In a preferred embodiment of the invention, which is subsequently disclosed in detail, the graphic record of the output of a densitometer scanning an electrophoretic separation is recorded on a moving chart and the instantaneous amplitude of the signal or its integral is simultaneously digitized and entered into a random access memory under the control of a suitably programmed microprocessor. The chart paper drive motor is a low cost universal motor powered by a variable voltage supply to provide a variable chart speed. An operator adjusted control allows the chart speed to be raised to increase the scale factor for signal sections of particular interest or to compress the scale factor for other segments. Alternatively, a pulse generator could be driven directly by the chart paper through use of a friction wheel which engages the chart paper. These pulses are used to control a memory address register which determines the memory cell location to be outputted. The pulses are similarly used to increment the contents of a register that identifies the memory cell in which the digitized value of the signal amplitude then being recorded on the chart, or its integral, is to be stored. A cursor is positioned over the chart paper downstream of the recording pen so that a point on the curve drawn by the pen passes under the cursor a period of time after the point is written by the pen, the period depending upon the rate of operation of the chart paper drive between the time the point is written and it passes under the cursor. The chart drive produced pulses modify the contents of both memory address registers so that a digital signal from the memory is provided to the computer exactly when the point on the chart record corresponding to that digital value passed under the cursor. Automatically detected fraction boundaries generated as the curve is written on the chart paper are similarly fed into the memory and provided to the computer under the control of the memory address registers. The computer also receives operator controlled boundary delete or add signals which may be generated as a particular point on the chart passes under the cursor. For example, if the automatic boundary detector has selected a particular point on the curve as the boundary between two fractions, and has produced a mark on the chart to signify that decision and generated a boundary decision signal for entry into memory, the operator can override the automatic fraction decision by activating a delete button when the selected point passes under the cursor. He may also add a boundary decision when any other point on the curve passes under the cursor. These operator generated editing signals are provided directly to the computer and need not be stored in memory.
Since the system operation is controlled by the chart speed drive, that speed may be modified by the operator without altering the operation of the system. This also allows the operator controlled fraction boundary decision editing system to be installed on existing equipment without changing the chart drive motor to the synchronous or stepping variety.
In an alternative embodiment of the invention, markings are placed on the chart paper at regular intervals and are sensed by a transducer as the chart drive moves. This eliminates the need for coupling a transducer to the drive system and also allows the delay between the time the signal is recorded on the paper and the time that the point passes under the cursor to be modified by changing the chart paper and repositioning the cursor.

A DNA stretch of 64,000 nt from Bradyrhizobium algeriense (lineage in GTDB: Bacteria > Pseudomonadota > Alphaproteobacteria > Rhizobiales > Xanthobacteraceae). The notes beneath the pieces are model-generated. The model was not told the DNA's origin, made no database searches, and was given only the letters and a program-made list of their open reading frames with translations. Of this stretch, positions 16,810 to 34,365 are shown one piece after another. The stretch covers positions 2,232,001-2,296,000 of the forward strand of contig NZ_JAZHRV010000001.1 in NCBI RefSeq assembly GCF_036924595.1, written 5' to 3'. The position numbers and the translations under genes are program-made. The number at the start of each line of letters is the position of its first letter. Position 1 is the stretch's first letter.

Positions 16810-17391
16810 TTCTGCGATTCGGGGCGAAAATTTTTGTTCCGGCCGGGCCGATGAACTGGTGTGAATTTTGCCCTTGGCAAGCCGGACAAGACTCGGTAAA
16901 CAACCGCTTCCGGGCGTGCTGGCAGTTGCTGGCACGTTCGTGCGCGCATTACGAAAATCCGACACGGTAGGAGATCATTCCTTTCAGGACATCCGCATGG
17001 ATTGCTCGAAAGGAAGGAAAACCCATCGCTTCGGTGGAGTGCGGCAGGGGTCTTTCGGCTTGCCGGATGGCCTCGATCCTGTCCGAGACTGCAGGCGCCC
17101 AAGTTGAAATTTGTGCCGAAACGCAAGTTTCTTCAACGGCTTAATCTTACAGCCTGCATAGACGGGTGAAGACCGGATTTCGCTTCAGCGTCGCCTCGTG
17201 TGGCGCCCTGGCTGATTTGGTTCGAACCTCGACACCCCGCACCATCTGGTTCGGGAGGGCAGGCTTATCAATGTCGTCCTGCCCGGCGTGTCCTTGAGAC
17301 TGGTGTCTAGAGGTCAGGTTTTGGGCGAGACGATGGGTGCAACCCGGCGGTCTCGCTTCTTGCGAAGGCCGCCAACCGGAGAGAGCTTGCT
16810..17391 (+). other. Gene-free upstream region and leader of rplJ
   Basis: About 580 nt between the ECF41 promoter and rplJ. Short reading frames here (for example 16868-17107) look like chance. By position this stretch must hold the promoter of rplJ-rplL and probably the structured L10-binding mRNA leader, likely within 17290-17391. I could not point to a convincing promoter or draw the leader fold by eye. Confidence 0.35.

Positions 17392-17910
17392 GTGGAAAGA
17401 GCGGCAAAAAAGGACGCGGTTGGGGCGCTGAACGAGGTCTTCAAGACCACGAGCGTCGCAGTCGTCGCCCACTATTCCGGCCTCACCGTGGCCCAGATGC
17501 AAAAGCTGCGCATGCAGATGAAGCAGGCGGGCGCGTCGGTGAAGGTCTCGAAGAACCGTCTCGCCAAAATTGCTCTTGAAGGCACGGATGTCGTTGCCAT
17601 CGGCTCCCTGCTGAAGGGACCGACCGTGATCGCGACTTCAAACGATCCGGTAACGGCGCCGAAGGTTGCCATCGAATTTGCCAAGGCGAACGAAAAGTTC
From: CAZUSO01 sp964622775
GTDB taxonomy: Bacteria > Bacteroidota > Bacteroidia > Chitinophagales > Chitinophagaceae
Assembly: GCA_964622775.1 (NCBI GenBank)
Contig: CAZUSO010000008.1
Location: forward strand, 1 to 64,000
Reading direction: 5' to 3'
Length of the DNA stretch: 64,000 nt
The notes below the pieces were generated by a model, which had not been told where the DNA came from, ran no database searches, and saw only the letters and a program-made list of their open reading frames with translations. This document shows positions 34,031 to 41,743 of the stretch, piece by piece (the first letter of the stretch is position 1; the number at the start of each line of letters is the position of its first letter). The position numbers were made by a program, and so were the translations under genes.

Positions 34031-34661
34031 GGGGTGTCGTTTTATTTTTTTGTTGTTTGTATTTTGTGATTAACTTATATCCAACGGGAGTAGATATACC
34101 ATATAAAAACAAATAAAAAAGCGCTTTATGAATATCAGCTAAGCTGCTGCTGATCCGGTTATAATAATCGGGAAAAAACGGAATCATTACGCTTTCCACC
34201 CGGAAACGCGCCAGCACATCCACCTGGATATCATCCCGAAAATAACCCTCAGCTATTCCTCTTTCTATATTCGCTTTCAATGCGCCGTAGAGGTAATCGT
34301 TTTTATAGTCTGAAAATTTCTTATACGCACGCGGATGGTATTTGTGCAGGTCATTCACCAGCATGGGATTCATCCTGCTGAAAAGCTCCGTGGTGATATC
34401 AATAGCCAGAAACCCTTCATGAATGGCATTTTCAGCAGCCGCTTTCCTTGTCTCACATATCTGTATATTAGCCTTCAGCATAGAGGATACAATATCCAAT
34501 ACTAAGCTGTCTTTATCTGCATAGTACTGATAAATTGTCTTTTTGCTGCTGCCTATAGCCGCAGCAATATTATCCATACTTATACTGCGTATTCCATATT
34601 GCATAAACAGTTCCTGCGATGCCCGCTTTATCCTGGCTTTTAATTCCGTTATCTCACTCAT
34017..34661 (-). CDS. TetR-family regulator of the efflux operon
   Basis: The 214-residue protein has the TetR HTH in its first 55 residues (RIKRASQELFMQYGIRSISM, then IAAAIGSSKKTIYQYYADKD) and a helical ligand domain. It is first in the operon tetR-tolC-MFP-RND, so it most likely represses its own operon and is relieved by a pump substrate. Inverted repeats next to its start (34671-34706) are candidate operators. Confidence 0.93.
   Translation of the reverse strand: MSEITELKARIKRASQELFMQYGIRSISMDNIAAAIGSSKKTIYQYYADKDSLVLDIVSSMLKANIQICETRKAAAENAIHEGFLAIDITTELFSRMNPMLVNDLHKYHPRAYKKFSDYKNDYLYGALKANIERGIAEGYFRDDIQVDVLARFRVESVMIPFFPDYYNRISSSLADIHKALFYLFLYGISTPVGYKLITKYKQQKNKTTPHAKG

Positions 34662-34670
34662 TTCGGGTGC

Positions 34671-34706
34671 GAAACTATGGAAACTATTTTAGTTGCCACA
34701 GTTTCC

In another alternative embodiment of the invention a shift register could be substituted for the random access memory and the pulses generated in timed relation to the rate of motion of the chart drive could be used to advance the contents of the shift register. This would eliminate the need for identifying the memory cells of a random access memory from which data is to be entered and supplied to the computer.
The low cost motor used with this system and the elimination of unnecessary drive electronics substantially lowers both the initial cost and the maintenance requirements for the systems using the present invention. The present invention also contemplates the provision of an operator controlled switch which will stop the chart paper motion so that the operator may study a particular section of the curve at leisure, before it passes under the cursor and the boundary editing decision must be made.
Other objectives, advantages and applications of the present invention will be made apparent by the following detailed description of preferred embodiments of the invention. The description makes reference to the accompanying drawings in which:
FIG. 1 is a schematic view of a generalized form of a delayed fraction recording and computing system, embodying the present invention;
FIG. 2 is a view of a first form of chart speed sensor, employing marks on the chart paper;
FIG. 3 is a view of the chart speed sensor of FIG. 2 taken from an orthogonal direction;
FIG. 4 is a perspective illustration of another form of chart speed sensor including a wheel bearing directly on the chart paper;
FIG. 5 is a view of another alternative form of chart speed sensor employing a mechanism connected to the chart drive motor;
FIG. 6 is a schematic block diagram of a memory system employing a random access memory; and
FIG. 7 is a schematic diagram of an alternative type of memory employing a digital shift register.
Referring to the drawings, FIG. 1 illustrates a system formed in accordance with the present invention for recording the output of a scanning densitometer on a chart and for computing integrals of various segments of the resulting curve with the segment boundary determined by an automatic detector and then manually edited.